Quick comparison of light output waveform fluorescent (inductive ballast) vs. LED filament
Those scope screens are worth a thousand word.
« Last Edit: April 10, 2015, 04:45:22 AM by NANDBlog »
 

Offline IanB

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Re: LED Filament clock display
« Reply #33 on: April 10, 2015, 05:36:17 AM »
Clive has torn down a bunch of these lamps on his bigclivedotcom YouTube channel. Mostly he finds a series dropper capacitor on one arm of the mains input followed by a bridge rectifier and then the LED string directly on the DC side of the rectifier. So the LED strings will only light up when the mains voltage cycle exceeds the forward voltage of the LEDs. For a large part of the cycle the LEDs will be off, which is consistent with the scope trace Mike showed.

With the series dropper capacitor arrangement the lamps will not work if you feed them DC, since the dropper capacitor will become a blocking capacitor. To make an improvement the lamp would have to be disassembled and the internal electronics modified.
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Online NANDBlog

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Re: LED Filament clock display
« Reply #34 on: April 10, 2015, 06:33:04 AM »
Clive has torn down a bunch of these lamps on his bigclivedotcom YouTube channel. Mostly he finds a series dropper capacitor on one arm of the mains input followed by a bridge rectifier and then the LED string directly on the DC side of the rectifier. So the LED strings will only light up when the mains voltage cycle exceeds the forward voltage of the LEDs. For a large part of the cycle the LEDs will be off, which is consistent with the scope trace Mike showed.

With the series dropper capacitor arrangement the lamps will not work if you feed them DC, since the dropper capacitor will become a blocking capacitor. To make an improvement the lamp would have to be disassembled and the internal electronics modified.
Yes, that is what I was afraid of. Technically, if you would make an external say 150V power supply and a PWM from it at say 1Khz, the series capacitor would be a short circuit, and the parallel would be properly sized  but I think it is not really worth my time.
 

Offline DanielS

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Re: LED Filament clock display
« Reply #35 on: April 10, 2015, 07:20:05 AM »
Quick comparison of light output waveform fluorescent (inductive ballast) vs. LED filament
Those scope screens are worth a thousand word.
The result was easily foreseeable: between the ballast's inductive nature keeping the arc alive as voltage drops and the phosphor storing UV lights before it can re-emit it as visible, there is not much down-time on FTs with a good ballast and tubes.
 

Offline ajb

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Re: LED Filament clock display
« Reply #36 on: April 10, 2015, 08:07:20 AM »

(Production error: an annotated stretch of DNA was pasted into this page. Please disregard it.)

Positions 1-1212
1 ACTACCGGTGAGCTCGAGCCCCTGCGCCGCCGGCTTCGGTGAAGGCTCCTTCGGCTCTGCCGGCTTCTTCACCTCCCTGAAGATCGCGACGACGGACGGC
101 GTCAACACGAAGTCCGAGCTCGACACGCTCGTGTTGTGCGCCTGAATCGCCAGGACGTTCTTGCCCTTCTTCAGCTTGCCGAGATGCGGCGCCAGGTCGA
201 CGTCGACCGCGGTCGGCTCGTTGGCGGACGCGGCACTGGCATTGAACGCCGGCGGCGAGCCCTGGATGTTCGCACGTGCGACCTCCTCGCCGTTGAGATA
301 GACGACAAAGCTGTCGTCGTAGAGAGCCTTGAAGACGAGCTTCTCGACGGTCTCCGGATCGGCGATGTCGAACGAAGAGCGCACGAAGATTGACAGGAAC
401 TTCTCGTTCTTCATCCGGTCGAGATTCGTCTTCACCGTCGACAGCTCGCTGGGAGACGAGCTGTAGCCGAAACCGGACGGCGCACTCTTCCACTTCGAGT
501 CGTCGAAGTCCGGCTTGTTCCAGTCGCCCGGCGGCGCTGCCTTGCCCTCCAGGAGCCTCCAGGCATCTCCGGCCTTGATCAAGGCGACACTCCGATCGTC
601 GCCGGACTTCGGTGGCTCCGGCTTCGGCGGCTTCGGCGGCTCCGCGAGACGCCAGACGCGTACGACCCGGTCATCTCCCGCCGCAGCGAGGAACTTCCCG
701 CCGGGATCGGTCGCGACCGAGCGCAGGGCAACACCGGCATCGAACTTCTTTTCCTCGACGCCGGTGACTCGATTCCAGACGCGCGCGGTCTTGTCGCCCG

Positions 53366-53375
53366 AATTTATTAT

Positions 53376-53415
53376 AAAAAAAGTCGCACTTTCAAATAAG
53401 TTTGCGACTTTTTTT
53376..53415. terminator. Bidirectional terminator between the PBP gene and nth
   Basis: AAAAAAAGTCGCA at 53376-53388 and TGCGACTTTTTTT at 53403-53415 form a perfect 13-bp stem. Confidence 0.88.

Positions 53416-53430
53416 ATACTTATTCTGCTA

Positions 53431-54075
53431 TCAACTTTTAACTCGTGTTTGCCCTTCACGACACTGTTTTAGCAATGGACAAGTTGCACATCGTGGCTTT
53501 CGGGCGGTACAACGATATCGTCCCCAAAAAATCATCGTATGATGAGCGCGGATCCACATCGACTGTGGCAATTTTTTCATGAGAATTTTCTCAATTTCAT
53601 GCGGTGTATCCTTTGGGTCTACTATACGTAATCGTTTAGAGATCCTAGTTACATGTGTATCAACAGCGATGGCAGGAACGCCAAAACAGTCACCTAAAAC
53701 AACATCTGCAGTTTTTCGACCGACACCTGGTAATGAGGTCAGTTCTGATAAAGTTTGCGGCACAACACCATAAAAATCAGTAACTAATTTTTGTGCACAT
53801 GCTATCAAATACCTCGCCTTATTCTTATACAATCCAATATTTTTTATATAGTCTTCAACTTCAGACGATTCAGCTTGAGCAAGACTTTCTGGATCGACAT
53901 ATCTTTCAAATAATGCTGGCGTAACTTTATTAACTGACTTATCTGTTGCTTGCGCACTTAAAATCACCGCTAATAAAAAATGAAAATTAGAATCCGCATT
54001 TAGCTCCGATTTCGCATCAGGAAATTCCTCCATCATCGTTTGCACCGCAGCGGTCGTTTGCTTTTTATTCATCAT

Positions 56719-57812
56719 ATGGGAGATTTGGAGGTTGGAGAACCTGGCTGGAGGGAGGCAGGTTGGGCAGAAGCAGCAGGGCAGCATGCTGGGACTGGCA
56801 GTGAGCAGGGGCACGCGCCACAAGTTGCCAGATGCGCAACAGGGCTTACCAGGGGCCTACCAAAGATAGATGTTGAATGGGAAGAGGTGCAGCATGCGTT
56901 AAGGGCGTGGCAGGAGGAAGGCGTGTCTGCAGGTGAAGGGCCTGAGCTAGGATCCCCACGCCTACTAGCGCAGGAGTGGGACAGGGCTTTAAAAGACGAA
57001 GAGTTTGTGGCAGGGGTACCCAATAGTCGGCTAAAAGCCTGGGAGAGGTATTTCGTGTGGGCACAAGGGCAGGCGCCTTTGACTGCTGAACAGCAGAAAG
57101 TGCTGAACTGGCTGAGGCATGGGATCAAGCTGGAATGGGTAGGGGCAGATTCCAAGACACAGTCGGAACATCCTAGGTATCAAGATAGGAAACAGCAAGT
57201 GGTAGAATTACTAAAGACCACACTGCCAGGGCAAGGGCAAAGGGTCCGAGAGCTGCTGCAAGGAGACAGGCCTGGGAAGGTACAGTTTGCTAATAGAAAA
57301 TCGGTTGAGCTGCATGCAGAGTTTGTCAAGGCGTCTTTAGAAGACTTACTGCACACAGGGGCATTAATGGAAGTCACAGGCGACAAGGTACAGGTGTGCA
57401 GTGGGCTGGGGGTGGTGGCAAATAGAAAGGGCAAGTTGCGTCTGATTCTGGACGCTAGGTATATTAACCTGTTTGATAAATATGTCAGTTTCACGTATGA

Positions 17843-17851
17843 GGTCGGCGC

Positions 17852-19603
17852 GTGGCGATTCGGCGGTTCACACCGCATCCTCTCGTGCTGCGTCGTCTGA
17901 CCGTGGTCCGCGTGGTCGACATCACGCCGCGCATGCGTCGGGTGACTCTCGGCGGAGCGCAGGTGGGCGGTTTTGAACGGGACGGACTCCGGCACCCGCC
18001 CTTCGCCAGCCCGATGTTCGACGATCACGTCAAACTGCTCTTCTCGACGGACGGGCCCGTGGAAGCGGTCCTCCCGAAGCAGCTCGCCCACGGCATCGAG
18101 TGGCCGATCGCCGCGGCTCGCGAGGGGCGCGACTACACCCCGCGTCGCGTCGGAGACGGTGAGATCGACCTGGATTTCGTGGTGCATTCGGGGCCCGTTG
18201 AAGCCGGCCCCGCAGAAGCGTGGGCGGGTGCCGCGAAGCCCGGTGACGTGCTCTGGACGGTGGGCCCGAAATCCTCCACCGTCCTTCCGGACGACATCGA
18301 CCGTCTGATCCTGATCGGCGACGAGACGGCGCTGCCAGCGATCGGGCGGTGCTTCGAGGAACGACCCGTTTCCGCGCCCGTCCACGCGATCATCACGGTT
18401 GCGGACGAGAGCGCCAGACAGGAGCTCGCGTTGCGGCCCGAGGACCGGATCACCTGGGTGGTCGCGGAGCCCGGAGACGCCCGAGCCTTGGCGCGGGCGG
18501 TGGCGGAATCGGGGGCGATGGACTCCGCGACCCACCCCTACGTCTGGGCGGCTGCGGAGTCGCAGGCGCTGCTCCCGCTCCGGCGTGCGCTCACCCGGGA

Quick comparison of light output waveform fluorescent (inductive ballast) vs. LED filament
:-+

The fluorescent waveform is a hell of a lot smoother than I would have expected!  What sort of lamp was that?

The shape of the LED waveform is interesting, particularly how slow the decay is.  Is that due to the junctions heating up over the course of the on period, lowering the Vf?  It would be interesting to see the voltage and current waveforms along side.
 

Offline DanielS

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Re: LED Filament clock display
« Reply #37 on: April 10, 2015, 08:43:14 AM »
The shape of the LED waveform is interesting, particularly how slow the decay is.  Is that due to the junctions heating up over the course of the on period, lowering the Vf?
The thermal impedance and specific heat would not have enough bandwidth for LEDs to warm up and cool down that fast.

The reason for the stepped waveform on the LED is most likely simply the LED turning off after the AC peak (rapidly diminishing current through the series cap until IF=0) and the step on the way down must simply be the phosphor layer's stored energy radiating out.
 

Online mikeselectricstuff

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Re: LED Filament clock display
« Reply #38 on: April 10, 2015, 08:48:31 AM »
I wouldn't read too much info into the waveformshape - I just used a random photodiode in PV mode with an arbitary load resistor, so linearity, rise & fall times  are probably  highly questionable
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Offline DanielS

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Re: LED Filament clock display
« Reply #39 on: April 10, 2015, 10:13:41 AM »
I wouldn't read too much info into the waveformshape - I just used a random photodiode in PV mode with an arbitary load resistor, so linearity, rise & fall times  are probably  highly questionable
Regardless of exact scale and transfer function, the general shape definitely looks like there is current for about 4ms per half-cycle, then phosphor glow for about 3ms (LED turns off, no more blue, hence the sharp-ish drop to 2/3) and nothing of significance for the remaining 3ms.